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Anglia Ruskin University Successfully uses Syngene Imaging System  For Teaching Applications and to Study Proteins Implicated in Diseases
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Anglia Ruskin University Successfully uses Syngene Imaging System For Teaching Applications and to Study Proteins Implicated in Diseases

Anglia Ruskin University Successfully uses Syngene Imaging System  For Teaching Applications and to Study Proteins Implicated in Diseases
Product News

Anglia Ruskin University Successfully uses Syngene Imaging System For Teaching Applications and to Study Proteins Implicated in Diseases

G:BOX Chemi XRQ multi-application imager

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Syngene, a world-leading manufacturer of image analysis solutions, announced its G:BOX Chemi XRQ multi-application imager is being utilised at Anglia Ruskin University in Cambridge, UK as both a teaching tool and as part of research to analyse genes and proteins associated with diseases.

The G:BOX Chemi XRQ multi-application imager at Anglia Ruskin University, Cambridge is so flexible that it is being used for teaching post-graduates and as part of research projects to detect DNA and proteins on gels and blots. Researchers in the school are using the system to accurately analyse the signal molecules implicated in the pathogenesis of diseases and could help provide information for identifying novel therapeutic targets for treatment.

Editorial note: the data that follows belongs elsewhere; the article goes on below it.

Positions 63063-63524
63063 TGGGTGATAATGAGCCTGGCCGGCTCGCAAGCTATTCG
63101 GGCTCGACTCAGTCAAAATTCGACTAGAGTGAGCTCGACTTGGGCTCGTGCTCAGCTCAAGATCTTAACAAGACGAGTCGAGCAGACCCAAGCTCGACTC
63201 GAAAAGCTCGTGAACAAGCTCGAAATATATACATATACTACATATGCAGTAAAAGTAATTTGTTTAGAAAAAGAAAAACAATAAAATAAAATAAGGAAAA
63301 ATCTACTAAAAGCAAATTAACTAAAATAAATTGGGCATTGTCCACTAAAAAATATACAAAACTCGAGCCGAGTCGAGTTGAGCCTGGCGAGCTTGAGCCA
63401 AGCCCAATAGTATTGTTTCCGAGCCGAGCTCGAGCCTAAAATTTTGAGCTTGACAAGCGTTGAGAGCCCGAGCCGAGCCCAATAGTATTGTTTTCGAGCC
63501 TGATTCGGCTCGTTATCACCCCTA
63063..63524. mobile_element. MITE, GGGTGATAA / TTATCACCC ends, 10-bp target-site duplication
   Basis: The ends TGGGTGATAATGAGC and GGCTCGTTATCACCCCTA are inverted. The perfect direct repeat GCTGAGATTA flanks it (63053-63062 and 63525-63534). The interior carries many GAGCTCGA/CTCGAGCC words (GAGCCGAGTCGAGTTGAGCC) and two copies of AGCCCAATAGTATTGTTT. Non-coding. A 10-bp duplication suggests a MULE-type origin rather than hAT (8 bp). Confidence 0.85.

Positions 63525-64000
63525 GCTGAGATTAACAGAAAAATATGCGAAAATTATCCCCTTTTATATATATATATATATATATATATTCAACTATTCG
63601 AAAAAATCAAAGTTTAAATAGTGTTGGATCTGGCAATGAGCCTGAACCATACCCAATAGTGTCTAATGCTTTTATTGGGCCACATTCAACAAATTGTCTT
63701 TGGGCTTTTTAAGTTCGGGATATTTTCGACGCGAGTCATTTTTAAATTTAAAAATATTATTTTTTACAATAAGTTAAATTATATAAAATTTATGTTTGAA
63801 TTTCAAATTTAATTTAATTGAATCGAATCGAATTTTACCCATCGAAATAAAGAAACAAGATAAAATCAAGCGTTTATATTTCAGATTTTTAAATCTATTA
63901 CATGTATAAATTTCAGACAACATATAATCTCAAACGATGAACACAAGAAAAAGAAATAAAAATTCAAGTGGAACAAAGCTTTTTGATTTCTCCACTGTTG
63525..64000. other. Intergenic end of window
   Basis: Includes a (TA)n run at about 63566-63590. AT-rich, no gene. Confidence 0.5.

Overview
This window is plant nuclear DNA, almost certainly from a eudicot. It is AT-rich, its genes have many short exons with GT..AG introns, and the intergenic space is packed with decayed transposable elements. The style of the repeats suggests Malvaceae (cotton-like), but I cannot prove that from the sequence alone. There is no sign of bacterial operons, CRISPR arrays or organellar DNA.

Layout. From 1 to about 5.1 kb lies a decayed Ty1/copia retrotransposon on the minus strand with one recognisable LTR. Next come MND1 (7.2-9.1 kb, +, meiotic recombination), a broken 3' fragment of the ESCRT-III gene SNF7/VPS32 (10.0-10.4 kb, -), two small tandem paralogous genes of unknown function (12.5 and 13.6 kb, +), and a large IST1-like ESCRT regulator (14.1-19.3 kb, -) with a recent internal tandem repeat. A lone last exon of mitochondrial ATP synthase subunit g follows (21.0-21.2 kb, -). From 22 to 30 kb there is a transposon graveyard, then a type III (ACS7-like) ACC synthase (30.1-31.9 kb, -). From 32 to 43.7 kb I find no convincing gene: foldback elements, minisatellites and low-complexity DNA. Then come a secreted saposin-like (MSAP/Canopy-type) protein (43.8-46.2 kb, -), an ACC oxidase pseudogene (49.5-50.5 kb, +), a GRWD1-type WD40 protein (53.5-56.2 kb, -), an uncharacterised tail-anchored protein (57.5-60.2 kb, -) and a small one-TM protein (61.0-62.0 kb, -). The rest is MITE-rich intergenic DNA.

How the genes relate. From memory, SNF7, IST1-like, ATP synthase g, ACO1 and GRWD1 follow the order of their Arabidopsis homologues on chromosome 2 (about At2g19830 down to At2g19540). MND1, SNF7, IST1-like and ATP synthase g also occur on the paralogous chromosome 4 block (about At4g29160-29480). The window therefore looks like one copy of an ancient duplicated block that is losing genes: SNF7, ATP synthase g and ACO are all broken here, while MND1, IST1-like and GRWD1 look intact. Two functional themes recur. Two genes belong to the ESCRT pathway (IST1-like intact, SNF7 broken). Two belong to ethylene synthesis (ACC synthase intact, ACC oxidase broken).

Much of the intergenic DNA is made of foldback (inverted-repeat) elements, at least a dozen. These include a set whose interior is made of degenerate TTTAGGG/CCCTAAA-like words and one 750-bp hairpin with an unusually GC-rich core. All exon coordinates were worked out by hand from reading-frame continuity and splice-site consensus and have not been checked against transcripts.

Dr Grisha Pirianov, Senior Lecturer in Biomedical Sciences at Anglia Ruskin University commented: “We were using ECL/X-ray films for imaging our chemiluminescent Western blots, but this was costly, required a darkroom and it was difficult to obtain good quantitative results.”

Grisha continued: “We are now using a G:BOX Chemi XRQ system regularly for research projects by PhD and post-doctoral scientists, as well as students on our Masters’ course in Applied Biosciences because it is simple for everyone to set-up with their own secure logins so they can customise their exposure times with specific antibodies and store results on their own computers. This means we no longer need to optimise our imaging times because the best images with low backgrounds are automatically captured. Also, since the G:BOX Chemi XRQ is more sensitive than the ECL/X-ray film approach our protein quantification is more accurate.”
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